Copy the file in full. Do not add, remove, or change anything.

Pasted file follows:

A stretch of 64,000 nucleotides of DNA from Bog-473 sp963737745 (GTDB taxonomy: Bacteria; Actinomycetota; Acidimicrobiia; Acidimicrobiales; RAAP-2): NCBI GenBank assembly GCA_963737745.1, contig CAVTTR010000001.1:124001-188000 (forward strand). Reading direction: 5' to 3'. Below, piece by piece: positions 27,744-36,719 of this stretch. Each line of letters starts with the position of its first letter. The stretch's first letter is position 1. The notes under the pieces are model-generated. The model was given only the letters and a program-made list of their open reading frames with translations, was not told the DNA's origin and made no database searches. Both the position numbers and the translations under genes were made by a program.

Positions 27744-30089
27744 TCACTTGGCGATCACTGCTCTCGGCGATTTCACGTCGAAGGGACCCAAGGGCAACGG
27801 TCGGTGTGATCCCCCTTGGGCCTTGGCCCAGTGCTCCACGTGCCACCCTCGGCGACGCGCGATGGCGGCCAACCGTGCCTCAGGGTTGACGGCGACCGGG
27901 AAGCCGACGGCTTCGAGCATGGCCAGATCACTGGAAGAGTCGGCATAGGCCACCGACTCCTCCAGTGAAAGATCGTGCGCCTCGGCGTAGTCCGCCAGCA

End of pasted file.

A stretch of 64,000 nucleotides of DNA from Bog-473 sp963737745 (GTDB taxonomy: Bacteria; Actinomycetota; Acidimicrobiia; Acidimicrobiales; RAAP-2): NCBI GenBank assembly GCA_963737745.1, contig CAVTTR010000001.1:124001-188000 (forward strand). Reading direction: 5' to 3'. Below, piece by piece: positions 27,744-36,719 of this stretch. Each line of letters starts with the position of its first letter. The stretch's first letter is position 1. The notes under the pieces are model-generated. The model was given only the letters and a program-made list of their open reading frames with translations, was not told the DNA's origin and made no database searches. Both the position numbers and the translations under genes were made by a program.

Positions 27744-30089
27744 TCACTTGGCGATCACTGCTCTCGGCGATTTCACGTCGAAGGGACCCAAGGGCAACGG
27801 TCGGTGTGATCCCCCTTGGGCCTTGGCCCAGTGCTCCACGTGCCACCCTCGGCGACGCGCGATGGCGGCCAACCGTGCCTCAGGGTTGACGGCGACCGGG
27901 AAGCCGACGGCTTCGAGCATGGCCAGATCACTGGAAGAGTCGGCATAGGCCACCGACTCCTCCAGTGAAAGATCGTGCGCCTCGGCGTAGTCCGCCAGCA